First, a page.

Now that you have been armed with this knowledge, will you be less likely to feel a stab of pain if your loved one is injured? Probably not. Knowledge does not remove us from experiencing emotions, both the good and the bad.
Question a child who is screaming with delight, their Papier-mâché volcano is erupting everywhere in a soapy explosion. Would they think that science experiments are boring?
I remember the surreal experience (and the dizzying whiff of formaldehyde) when I held a brain for the first time as an undergrad student. Knowing the name of the frontal lobe beforehand did not make this encounter any less fascinating. Science adds meaning and enjoyment to our lives through understanding.
Without psychology as a science, we might not know the value of parental talk on early childhood development.
In a classic study that spanned across two and a half years, Betty Hart and Toddy Risley visited the homes of 42 families, once each month. They recorded what the parent’s said to their children, who were age 7–12 months at the beginning of the study.
Once the data was collected, the researchers found that parents who were professionals spoke around 30 million words to their children. Working class parents voiced around 20 million words and parents who were receiving welfare only uttered 10 million words.
Higher quality and frequency of parent talking to their children was strongly related to their child’s language skills and IQ score at three years old. How much the parents conversed with their kids was an even stronger predictor of the children’s skill rather than their parent’s social class.
As beautiful as the natural bond is between parent and child, you cannot deny that scientific research has the power to enrich this relationship. Imagine the glory of seeing your child’s language progress rapidly, all because you have made the effort to talk to them more with a variety of new words! The science of behaviour helps us to learn more deeply and connect with those who matter most to us.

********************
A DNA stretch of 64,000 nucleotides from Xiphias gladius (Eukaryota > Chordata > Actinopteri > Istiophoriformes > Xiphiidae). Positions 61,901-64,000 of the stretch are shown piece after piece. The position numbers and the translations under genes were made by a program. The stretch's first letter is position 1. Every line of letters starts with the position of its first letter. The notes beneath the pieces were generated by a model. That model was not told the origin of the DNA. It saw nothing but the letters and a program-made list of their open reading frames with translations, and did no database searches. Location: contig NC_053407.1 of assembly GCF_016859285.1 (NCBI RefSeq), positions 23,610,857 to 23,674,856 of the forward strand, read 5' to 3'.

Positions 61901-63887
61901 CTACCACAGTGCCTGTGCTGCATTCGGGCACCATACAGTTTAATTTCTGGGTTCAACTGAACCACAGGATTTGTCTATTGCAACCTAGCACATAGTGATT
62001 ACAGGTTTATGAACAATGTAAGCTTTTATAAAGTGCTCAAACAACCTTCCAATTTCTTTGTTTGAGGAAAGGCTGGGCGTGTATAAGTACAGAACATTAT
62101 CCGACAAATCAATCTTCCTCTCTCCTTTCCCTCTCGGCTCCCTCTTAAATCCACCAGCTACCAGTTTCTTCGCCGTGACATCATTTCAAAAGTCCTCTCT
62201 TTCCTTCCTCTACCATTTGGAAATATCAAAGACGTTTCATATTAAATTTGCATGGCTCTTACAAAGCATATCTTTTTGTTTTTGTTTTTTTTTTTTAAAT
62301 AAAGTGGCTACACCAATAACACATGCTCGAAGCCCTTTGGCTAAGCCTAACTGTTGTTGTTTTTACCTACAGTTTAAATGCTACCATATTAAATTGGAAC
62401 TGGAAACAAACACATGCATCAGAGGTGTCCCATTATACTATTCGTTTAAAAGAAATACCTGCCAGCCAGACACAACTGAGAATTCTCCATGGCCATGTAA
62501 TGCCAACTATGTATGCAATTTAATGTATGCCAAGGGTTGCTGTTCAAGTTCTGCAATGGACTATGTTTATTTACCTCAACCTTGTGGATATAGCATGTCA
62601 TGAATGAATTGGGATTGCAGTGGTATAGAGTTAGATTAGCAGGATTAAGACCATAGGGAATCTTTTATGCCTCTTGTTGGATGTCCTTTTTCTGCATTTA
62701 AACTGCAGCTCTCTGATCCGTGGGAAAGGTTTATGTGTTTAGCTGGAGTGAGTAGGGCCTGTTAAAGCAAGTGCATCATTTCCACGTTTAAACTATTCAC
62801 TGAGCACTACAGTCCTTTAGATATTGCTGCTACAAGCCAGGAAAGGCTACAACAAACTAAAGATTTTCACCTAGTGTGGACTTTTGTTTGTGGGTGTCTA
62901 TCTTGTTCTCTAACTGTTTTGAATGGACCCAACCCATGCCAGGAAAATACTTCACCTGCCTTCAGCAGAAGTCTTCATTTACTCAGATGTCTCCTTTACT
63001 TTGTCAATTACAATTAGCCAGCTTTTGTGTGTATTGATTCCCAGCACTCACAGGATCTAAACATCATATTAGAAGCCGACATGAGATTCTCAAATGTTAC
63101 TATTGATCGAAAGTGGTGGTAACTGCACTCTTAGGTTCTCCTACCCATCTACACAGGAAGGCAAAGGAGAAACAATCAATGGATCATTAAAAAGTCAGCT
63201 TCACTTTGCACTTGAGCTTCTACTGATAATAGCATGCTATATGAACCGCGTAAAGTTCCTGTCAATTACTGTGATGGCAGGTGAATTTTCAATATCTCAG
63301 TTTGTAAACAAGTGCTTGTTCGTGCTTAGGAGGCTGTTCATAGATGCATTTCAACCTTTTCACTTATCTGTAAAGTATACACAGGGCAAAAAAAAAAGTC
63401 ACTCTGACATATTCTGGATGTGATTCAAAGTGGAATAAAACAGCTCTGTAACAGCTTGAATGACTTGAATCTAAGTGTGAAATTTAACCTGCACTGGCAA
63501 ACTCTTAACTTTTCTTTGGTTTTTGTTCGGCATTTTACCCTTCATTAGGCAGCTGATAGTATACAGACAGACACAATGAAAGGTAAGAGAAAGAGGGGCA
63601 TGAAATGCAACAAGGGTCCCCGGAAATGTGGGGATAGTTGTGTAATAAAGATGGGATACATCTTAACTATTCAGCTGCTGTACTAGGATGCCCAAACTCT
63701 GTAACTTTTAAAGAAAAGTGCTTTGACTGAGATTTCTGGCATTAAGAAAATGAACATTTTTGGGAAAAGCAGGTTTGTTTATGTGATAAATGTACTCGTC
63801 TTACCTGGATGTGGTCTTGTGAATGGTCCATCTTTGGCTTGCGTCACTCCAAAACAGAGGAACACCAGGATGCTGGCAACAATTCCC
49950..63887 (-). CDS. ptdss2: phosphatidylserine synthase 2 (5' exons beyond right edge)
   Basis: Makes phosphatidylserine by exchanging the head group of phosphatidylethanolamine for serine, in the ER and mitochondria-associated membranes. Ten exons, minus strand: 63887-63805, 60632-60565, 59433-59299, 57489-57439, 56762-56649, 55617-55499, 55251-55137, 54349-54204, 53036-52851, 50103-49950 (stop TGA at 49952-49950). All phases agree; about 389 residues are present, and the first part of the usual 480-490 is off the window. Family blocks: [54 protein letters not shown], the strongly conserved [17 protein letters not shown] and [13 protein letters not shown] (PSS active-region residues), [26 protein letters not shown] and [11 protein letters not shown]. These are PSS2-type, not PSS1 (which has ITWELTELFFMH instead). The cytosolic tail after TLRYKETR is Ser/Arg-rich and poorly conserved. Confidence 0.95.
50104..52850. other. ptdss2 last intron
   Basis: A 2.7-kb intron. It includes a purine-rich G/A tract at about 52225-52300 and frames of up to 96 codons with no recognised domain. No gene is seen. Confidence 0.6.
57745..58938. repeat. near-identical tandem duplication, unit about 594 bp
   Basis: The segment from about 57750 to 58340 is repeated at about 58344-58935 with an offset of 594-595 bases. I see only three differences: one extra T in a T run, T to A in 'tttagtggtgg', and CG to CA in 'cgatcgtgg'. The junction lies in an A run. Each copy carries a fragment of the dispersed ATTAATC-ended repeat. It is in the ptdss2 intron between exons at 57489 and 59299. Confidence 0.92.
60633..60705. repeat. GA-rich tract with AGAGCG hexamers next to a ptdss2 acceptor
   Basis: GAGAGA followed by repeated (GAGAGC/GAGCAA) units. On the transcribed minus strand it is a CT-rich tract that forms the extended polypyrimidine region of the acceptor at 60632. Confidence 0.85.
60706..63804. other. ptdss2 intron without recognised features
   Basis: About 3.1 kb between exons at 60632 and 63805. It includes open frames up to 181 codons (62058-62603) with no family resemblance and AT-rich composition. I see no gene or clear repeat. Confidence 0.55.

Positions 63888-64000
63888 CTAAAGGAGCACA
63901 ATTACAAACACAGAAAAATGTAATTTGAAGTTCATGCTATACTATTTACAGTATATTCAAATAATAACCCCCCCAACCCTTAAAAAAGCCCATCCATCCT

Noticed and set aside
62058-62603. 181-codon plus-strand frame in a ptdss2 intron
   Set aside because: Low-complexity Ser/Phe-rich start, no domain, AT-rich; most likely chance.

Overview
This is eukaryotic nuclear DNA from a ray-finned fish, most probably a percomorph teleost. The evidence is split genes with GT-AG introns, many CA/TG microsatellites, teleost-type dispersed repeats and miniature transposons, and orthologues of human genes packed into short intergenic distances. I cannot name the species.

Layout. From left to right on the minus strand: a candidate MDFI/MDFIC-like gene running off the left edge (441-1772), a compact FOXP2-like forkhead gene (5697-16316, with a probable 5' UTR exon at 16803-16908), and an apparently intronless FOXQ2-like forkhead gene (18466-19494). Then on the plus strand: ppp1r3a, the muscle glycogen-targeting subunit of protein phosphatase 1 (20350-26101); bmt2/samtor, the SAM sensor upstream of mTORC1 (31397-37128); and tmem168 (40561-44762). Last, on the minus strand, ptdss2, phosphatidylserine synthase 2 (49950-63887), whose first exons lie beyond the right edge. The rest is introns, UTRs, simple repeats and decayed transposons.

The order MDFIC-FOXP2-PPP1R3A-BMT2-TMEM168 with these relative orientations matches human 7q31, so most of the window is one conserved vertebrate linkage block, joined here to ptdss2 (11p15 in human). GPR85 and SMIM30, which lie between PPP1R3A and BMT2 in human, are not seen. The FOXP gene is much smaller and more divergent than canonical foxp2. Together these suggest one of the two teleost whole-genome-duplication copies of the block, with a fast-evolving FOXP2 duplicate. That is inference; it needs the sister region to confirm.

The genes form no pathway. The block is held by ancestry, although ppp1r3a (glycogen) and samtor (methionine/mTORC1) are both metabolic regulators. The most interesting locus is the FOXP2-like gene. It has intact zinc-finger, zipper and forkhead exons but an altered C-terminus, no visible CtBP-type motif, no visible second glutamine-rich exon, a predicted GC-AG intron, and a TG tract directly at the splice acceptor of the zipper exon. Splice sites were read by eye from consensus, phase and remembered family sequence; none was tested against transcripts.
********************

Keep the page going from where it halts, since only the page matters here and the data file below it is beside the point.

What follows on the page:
Claiming that science takes the ‘wonder’ out of behaviour is akin to saying we should not explore the world, for fear that the countries which we travel to will lose their mystique. If anything, the knowledge that you gain through travelling should increase your appreciation of the cultures that you experience.
There is one thing that I know is certain. For me at least, there are few subjects more interesting, challenging and captivating than the study of psychology. Understanding ourselves might be a complex process, but this does not detract from the joyful, meaningful and chaotic mess that is the human experience. Knowledge isn’t just power, it’s wonderment too.
Do you think that there is merit in the scientific study of behaviour? Or does it overcomplicate something which should be appreciated and uninterrupted? Join the debate in the comments section!
Wonderment: what psychology should feel like.
Beth Marie is the founder of Behaviour Babble.